Nathan Finn is calling on the older generation to encourage the younger upcoming generation that the Southern Baptist Convention is something worth keeping and fighting for. Below is an excerpt from a recent post on Between the Times.
I may be off-base in my analysis: there may be numerous other factors I have not considered. But even if I am wrong in my diagnosis, the prognosis remains: as a general rule, my generation of conservatives is not involved in the SBC. And many of them are uninterested in future involvement.
This disinterest could potentially have numerous effects on our denomination:
- It will all but guarantee that the under-20 generation will be even less involved than my generation, if they are ever involved at all. If most of the children of the “Resurgers” don’t care, what reason do we have to believe their grandchildren will?
- It will almost definitely guarantee that the shrinking number of messengers who do attend will not accurately represent the full spectrum of conservative Southern Baptists. Some commentators already complain that the churches of the SBC aren’t adequately represented by the messengers to the Convention.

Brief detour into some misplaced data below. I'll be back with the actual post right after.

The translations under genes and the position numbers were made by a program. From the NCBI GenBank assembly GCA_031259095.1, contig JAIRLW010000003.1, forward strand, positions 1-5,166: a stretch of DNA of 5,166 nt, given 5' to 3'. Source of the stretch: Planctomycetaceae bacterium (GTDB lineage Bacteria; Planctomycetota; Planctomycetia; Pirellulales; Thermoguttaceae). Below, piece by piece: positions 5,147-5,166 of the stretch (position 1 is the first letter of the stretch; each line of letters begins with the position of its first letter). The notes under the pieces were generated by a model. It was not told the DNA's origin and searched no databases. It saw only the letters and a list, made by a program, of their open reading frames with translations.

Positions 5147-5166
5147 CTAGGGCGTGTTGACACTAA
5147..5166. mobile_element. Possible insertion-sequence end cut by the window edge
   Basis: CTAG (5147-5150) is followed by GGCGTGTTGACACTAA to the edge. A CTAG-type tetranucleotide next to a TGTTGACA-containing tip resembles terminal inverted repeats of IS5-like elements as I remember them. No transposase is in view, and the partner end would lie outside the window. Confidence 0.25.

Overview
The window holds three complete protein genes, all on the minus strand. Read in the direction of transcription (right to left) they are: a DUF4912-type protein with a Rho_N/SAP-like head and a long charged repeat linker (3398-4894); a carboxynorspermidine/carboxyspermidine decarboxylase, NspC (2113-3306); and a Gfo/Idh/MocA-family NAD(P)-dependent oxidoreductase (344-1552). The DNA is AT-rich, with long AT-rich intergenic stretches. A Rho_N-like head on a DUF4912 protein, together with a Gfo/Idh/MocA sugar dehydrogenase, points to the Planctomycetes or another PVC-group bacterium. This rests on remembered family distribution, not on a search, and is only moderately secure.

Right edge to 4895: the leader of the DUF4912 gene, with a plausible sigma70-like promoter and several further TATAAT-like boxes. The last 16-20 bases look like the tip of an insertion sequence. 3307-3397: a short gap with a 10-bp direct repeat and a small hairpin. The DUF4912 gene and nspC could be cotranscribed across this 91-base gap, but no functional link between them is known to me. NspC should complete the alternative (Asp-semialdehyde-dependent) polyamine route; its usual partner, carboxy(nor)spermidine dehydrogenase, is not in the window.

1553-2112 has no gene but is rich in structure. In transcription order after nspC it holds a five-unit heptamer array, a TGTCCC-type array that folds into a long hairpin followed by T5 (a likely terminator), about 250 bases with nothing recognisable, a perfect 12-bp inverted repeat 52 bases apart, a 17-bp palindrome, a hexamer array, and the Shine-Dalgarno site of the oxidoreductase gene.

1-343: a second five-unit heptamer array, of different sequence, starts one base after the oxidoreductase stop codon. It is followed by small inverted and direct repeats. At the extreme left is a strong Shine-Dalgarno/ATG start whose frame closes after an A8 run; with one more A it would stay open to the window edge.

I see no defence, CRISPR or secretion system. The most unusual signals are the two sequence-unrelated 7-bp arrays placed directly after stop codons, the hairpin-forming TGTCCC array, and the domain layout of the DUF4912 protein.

- It will likely contribute to more churches pulling out of the SBC to unite with other denominations and networks. While some of this may be good, let’s not assume that everyone who leaves us is either a “moderate,” not a “real” Baptist, “ecumenical,” or whatever. We are already losing plenty of folks who we need to keep around. I suspect that trend will only increase if we cannot convince the under-40s that the SBC is worth their time.
- The Conservative Resurgence will be shown to have ultimately been in vain. What a tragedy if a generation gained control of the SBC only to watch the next generation of conservatives decide the SBC isn’t worth having control of. And lest you think I am exaggerating, trust me when I say hardly a week goes by that I don’t hear a student or pastor friend make this type of comment.